Ohio State Football: Undefeated Season Will Be a Tainted Memory

Donald WoodFeatured ColumnistNovember 26, 2012

STATE COLLEGE, PA - OCTOBER 27: Quarterback Braxton Miller #5 of the Ohio State Buckeyes smiles with head coach Urban Meyer of the Ohio State Buckeyes after defeating the Penn State Nittany Lions at Beaver Stadium on October 27, 2012 in State College, Pennsylvania. The Ohio State Buckeyes won, 35-23. (Photo by Patrick Smith/Getty Images)
Patrick Smith/Getty Images

The Ohio State Buckeyes finished the 2012 college football regular season with a perfect 12-0 record, but NCAA sanctions that included a postseason ban have cost the team a chance at BCS or Big Ten glory.

When Ohio State fans look back through the annals of time, this Buckeyes undefeated season will be nothing but a tainted memory.

As seen by the treatment of disgraced former head coach Jim Tressel (h/t Paul Myerberg of the USA Today), though, the Buckeyes will ignore the truth and view this season through rose-colored glasses.

Ohio State head coach Urban Meyer told Bill Rabinowitz of the Columbus Dispatch about his team moving forward and how this season should be remembered:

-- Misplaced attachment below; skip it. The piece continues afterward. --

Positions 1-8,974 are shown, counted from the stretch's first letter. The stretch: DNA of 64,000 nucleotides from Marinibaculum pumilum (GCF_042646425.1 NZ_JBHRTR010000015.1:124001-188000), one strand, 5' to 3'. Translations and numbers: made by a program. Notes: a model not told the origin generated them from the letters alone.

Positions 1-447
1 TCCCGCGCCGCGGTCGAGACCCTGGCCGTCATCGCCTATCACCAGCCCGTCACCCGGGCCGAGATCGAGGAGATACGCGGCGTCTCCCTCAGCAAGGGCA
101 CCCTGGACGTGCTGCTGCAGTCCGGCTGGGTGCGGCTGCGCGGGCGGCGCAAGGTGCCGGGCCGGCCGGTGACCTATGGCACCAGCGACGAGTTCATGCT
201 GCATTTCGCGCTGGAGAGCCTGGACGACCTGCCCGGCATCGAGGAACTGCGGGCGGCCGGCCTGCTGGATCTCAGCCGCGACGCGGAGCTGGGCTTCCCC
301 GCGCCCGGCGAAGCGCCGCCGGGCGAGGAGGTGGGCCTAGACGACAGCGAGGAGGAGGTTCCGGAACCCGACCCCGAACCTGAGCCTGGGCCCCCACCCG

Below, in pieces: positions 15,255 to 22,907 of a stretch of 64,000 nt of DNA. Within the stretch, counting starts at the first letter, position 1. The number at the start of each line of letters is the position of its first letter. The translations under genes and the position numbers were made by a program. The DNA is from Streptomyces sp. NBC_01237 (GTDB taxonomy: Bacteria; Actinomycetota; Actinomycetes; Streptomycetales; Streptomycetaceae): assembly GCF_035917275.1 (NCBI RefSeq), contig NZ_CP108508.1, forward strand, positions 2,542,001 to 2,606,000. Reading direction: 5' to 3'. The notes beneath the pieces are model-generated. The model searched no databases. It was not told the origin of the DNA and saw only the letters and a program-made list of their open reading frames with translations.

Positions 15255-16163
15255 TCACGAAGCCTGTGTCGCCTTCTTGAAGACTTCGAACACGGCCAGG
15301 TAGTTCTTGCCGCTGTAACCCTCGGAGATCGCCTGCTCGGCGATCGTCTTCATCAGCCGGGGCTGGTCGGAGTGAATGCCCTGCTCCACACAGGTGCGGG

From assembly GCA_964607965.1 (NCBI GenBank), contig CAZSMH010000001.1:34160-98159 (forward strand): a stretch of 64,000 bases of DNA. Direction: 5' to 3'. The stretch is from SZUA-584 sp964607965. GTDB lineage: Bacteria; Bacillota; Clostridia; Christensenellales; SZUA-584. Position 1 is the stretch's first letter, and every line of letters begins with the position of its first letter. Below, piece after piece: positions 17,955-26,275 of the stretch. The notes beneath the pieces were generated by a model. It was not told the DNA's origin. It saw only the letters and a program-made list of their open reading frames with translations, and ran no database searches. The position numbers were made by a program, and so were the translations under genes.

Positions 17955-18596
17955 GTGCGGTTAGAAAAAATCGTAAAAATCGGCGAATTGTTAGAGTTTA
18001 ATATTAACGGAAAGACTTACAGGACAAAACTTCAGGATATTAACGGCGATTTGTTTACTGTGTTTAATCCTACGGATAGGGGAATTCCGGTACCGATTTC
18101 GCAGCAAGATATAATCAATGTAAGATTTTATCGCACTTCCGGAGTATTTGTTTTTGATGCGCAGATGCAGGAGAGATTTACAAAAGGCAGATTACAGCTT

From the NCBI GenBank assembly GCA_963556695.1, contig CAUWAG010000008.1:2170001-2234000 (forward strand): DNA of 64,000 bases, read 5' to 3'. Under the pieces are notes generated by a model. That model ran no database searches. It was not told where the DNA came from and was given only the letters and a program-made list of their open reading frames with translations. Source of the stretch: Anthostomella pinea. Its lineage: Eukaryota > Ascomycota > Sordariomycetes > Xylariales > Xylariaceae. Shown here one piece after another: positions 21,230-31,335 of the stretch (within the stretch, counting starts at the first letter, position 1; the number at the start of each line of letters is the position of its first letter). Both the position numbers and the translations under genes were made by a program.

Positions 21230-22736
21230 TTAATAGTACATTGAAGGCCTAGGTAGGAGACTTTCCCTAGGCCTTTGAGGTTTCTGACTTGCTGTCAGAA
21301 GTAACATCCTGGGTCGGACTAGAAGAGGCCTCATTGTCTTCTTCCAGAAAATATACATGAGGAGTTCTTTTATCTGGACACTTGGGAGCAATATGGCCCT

After our team meeting on Tuesday, we start a new journey. And however the journey (goes), the foundation’s really, really strong. It couldn’t be stronger, because of our senior class. That’s all I can think about. I want to make sure they’re properly recognized as one of the great groups of seniors in the history of this program.

While Meyer wants to paint this as team that deserved better than they are given credit for, this is a classic case of a team being punished for their injustices and the university failing to realize the severity of the situation.

Instead of celebrating the team’s success in a very mediocre Big Ten Conference, Meyer should be using the fact that all of the team’s work was for nothing to prove that the school will not tolerate infractions any longer.

The Buckeyes celebrated on the field with the coach that brought them a national title in 2002, Saturday, but they forgot to mention that it was Tressel that stole the possibility of a 2012 national title with his lack of institutional control.

As we have learned from the Joe Paterno situation in Penn State, it’s time to stop glorifying programs that did wrong—no matter how many wins they had during the regular season.

Twelve wins mean nothing if they're shrouded with NCAA sanctions.


Check back for more on the NCAA Football as it comes, and don’t miss Bleacher Report’s College Football page to get your fill of college football.